Platelet Count Test

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    Platelet Count Test

    Platelet Count Test

    Why am I having this test?

    Platelets are blood cells that help the blood clot. When you get a tissue injury like a cut, platelets gather at the site of the injury to stop the bleeding. You may have a platelet count test if you have symptoms that may be related to bleeding too much or having blood that does not clot like it should. These symptoms may include:
    • A rash of very small red and purple dots on your skin (petechiae). These are small collections of blood in your skin.
    • Heavy bleeding during menstrual periods.

    You may also get a platelet count test to help monitor treatment. This may be done if you have:
    • Thrombocytopenia. This is a condition in which you have a low platelet count.
    • Bone marrow failure. Bone marrow is the soft tissue inside your bones.

    What is being tested?

    This test measures how many platelets you have within a certain amount (volume) of blood.

    What kind of sample is taken?

    A person having a blood sample taken from the arm.

    A blood sample is required for this test. It is usually collected by inserting a needle into a blood vessel or by sticking a finger with a small needle.

    Tell a health care provider about:

    • Any allergies you have.
    • All medicines you are taking, including vitamins, herbs, eye drops, creams, and over-the-counter medicines.
    • Any bleeding problems you have.
    • Any surgeries you have had.
    • Any medical conditions you have.
    • Whether you are pregnant or may be pregnant.

    How are the results reported?

    Your test results will be reported as a value. This value shows how many platelets are in the blood volume. It will be given as platelets per cubic millimeter (mm3) of blood.

    Your health care provider will compare your results to normal ranges that were established after testing a large group of people (reference ranges). Reference ranges may vary among labs and hospitals. For this test, common reference ranges are:
    • Adult or elderly: 150,000–400,000/mm3.
    • Child: 150,000–400,000/mm3.
    • Infant: 200,000–475,000/mm3.
    • Premature infant: 100,000–300,000/mm3.
    • Newborn: 150,000–300,000/mm3.

    What do the results mean?

    A result that is within your reference range is considered normal. This means that you have a normal number of platelets in your blood.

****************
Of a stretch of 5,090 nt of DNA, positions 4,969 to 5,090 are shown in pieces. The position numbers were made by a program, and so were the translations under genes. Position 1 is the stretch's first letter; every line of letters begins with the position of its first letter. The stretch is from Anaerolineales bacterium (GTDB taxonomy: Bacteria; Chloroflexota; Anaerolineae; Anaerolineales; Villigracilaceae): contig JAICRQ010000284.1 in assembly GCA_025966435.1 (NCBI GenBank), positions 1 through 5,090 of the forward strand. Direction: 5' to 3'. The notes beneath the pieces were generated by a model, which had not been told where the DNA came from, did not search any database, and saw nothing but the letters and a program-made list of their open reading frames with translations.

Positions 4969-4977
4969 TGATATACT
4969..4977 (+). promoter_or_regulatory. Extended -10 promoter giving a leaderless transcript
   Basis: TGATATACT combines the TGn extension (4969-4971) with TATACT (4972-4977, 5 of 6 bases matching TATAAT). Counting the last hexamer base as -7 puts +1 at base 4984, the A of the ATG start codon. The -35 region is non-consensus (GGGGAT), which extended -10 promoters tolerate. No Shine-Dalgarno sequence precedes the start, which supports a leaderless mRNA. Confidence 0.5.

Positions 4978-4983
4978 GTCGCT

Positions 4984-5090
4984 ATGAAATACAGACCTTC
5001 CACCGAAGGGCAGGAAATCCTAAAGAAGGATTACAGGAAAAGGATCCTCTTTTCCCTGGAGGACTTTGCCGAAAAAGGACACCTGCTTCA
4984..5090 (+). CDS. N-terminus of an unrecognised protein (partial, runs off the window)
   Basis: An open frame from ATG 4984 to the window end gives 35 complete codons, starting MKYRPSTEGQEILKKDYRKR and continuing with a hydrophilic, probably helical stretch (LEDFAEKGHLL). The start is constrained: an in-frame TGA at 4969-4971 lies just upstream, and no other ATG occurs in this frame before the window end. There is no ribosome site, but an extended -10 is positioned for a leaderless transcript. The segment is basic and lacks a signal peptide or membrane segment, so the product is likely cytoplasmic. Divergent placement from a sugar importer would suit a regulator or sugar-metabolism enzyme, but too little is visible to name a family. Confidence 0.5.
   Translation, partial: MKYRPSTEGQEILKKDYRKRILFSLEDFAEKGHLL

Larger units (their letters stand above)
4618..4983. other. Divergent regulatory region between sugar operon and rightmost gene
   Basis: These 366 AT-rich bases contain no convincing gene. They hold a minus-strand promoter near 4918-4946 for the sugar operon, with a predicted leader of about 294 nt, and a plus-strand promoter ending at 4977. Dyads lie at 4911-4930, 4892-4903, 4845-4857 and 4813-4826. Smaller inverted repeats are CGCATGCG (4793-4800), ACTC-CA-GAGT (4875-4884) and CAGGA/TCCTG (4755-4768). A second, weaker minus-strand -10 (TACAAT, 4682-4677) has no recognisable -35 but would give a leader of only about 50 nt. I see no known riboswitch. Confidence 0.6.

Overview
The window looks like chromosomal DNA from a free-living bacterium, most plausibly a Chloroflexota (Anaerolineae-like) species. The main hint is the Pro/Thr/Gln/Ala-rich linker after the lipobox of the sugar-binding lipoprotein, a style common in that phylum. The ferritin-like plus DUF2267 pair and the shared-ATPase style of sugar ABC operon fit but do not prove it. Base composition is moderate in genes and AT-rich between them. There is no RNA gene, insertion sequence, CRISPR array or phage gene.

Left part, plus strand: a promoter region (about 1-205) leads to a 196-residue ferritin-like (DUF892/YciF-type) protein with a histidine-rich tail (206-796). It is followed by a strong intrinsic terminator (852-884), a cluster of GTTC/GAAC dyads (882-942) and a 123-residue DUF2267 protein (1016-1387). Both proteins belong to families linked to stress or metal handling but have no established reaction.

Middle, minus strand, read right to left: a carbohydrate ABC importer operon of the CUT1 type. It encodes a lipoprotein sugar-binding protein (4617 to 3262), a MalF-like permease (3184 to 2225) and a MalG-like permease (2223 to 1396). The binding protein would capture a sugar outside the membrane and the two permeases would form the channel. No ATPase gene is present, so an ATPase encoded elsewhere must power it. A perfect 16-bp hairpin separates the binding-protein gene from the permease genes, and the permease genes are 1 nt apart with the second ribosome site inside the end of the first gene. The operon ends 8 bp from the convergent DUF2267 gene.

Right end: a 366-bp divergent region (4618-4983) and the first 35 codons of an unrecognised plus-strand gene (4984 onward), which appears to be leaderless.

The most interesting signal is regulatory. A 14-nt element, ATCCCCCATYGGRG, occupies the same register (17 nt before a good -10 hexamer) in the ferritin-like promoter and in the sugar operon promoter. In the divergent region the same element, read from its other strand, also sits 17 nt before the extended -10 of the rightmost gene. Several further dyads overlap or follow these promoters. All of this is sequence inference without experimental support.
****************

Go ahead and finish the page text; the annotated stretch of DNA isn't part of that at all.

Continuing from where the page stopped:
A result that is higher than your reference range means that you have too many platelets in your blood. This may mean that you have:
    • A type of cancer, such as leukemia or lymphoma.
    • Polycythemia vera. This is when your bone marrow makes extra cells, such as platelets.
    • Post-splenectomy syndrome. This can happen after you have surgery to remove your spleen.
    • Rheumatoid arthritis.
    • Iron deficiency anemia. This is when your body does not make enough red blood cells because of a lack of iron.

    A result that is lower than your reference range means that you have too few platelets in your blood. This may mean that you have:
    • Hypersplenism. This is when the spleen breaks down platelets faster than it should.
    • A lot of blood loss (hemorrhage) or not enough red blood cells (anemia).
    • Immune thrombocytopenia. This is when your body's disease-fighting system (immune system) attacks your platelets.
    • A type of cancer. Treatments to kill cancer cells, such as chemotherapy, can also cause a low platelet count.
    • Thrombotic thrombocytopenia. This is a rare, serious condition that causes blood clots.
    • Certain conditions like alcohol use disorder and hemolysis, elevated liver enzymes, low platelets (HELLP) syndrome. HELLP syndrome can occur when you are pregnant.
    • Certain disorders that are passed from parent to child (inherited).
    • Disseminated intravascular coagulation (DIC). This can cause blood clots to form and block blood vessels.
    • Systemic lupus erythematosus (SLE). This can cause long-term inflammation and pain in many parts of the body.
    • Infection.

    Talk with your health care provider about what your results mean.

    Questions to ask your health care provider

    Ask your health care provider, or the department that is doing the test:
    • When will my results be ready?
    • How will I get my results?
    • What are my treatment options?
    • What other tests do I need?
    • What are my next steps?

    This information is not intended to replace advice given to you by your health care provider. Make sure you discuss any questions you have with your health care provider.

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